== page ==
Photography has progressed exponentially over the past century with the development of digital cameras, faster shutter speeds, and smiling. Capture the latest trends of emotional technology with today’s Groupon from Snapped Together. Choose between the following options:
- For $300, you get a photo-booth rental for one–three hours any day of the week (up to a $699 value).
- For $400, you get a photo-booth rental for three–five hours on Friday, Saturday, or Sunday (up to an $899 value).<p>
Snapped Together’s inventory of enclosed and open-air photo booths keeps guests entertained and well documented at all manner of gatherings. Before the start of a client’s birthday party, wedding reception, or driving-school-graduation bash, booths arrive accompanied by a selection of whimsical props and a trained technician, who has the robo-photographer running within 45 minutes and remains on-site. Guests can sardine themselves along the wide bench of an enclosed booth or enjoy the elbowroom afforded by an open-air model, then press the button and bare their chompers for a series of four photos. In about 60 seconds, booths spit photo strips into partygoers’ waiting hands, providing them with a personalized keepsake that, with a little glue and construction paper, can double as a valid passport. As parties dwindle and camera shutters snap their final snaps, technicians disassemble the booth and haul it safely home.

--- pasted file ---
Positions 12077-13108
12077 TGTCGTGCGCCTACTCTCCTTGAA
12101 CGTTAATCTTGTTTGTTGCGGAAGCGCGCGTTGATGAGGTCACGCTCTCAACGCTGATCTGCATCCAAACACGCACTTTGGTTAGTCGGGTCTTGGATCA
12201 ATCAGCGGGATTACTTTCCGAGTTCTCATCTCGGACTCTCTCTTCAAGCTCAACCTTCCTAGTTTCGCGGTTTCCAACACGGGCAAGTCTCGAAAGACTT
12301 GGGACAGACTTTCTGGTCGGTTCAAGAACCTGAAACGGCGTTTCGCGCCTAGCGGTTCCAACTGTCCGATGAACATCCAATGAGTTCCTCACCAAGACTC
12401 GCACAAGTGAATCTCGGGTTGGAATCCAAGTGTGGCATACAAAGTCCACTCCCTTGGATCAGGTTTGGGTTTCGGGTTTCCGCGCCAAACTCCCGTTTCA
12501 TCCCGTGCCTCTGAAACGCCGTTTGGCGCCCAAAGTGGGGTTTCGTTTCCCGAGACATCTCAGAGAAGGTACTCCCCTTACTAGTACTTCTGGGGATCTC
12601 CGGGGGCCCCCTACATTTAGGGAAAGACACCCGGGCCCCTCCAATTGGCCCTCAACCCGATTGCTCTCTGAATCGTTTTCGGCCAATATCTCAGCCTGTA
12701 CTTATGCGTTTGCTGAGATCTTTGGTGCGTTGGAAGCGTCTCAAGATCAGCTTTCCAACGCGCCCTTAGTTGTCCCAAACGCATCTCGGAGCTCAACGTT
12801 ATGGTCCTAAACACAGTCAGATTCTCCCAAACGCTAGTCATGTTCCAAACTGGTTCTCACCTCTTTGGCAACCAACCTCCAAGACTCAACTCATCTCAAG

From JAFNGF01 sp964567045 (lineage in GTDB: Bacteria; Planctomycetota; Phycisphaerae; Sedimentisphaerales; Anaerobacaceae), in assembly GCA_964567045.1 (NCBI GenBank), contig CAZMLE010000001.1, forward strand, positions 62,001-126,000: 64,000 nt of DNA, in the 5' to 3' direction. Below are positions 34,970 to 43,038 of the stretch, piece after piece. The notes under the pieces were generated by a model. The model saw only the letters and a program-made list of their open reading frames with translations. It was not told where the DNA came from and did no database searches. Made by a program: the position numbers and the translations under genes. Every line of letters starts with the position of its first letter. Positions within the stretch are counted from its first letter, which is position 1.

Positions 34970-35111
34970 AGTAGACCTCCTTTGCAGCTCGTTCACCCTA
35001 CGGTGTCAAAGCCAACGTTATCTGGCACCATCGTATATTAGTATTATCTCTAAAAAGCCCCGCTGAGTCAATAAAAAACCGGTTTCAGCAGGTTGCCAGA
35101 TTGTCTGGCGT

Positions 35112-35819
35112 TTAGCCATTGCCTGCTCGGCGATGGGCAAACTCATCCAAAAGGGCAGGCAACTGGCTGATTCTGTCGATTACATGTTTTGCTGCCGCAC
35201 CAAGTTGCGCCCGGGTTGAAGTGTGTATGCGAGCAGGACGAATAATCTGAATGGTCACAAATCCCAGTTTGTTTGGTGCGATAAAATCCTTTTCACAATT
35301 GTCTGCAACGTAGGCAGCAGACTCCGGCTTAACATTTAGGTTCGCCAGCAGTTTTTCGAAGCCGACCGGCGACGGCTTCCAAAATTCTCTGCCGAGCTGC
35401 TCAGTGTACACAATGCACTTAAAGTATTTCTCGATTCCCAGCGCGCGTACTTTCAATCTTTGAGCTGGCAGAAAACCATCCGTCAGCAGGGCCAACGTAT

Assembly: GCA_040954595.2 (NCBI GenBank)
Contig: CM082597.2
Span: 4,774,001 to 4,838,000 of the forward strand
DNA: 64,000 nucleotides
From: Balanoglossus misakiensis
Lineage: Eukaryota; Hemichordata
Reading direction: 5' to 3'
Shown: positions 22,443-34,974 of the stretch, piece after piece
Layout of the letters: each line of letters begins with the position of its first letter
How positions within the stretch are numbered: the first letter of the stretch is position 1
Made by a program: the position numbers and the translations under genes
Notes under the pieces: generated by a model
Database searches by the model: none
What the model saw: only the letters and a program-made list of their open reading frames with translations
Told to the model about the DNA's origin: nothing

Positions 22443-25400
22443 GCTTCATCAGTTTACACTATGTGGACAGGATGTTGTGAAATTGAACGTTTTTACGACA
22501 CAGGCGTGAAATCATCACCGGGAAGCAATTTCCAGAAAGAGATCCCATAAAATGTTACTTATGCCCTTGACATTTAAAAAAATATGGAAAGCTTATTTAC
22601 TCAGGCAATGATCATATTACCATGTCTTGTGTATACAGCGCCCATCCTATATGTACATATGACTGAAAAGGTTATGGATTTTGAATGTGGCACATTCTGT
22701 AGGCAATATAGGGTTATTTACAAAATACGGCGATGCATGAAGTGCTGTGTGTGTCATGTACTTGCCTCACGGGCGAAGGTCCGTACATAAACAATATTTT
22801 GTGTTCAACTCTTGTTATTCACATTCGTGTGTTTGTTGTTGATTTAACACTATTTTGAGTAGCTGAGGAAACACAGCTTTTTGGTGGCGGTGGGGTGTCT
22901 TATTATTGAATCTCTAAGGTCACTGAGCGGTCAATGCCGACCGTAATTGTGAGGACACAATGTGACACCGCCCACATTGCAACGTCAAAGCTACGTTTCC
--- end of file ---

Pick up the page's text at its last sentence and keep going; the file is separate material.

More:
Snapped Together's hand-built photo booths, armed with professional-grade cameras, lighting, and printers, spit out crisp, vivid photo strips within seconds while oozing retro charm. Its open-air booths made with mahogany and brushed aluminum channel the photo booths of yesteryear but without all the nasty chemicals and posing for days to get one picture. Staffers transport these open-air models—as well as traditional booths—to a cornucopia of events and stand by to help add photogenic pizzazz to weddings, birthday parties, and charitable fundraisers. After shindigs, hosts can bring home a flash drive brimming with images, a memento almost as priceless as a contact lens used by Ansel Adams.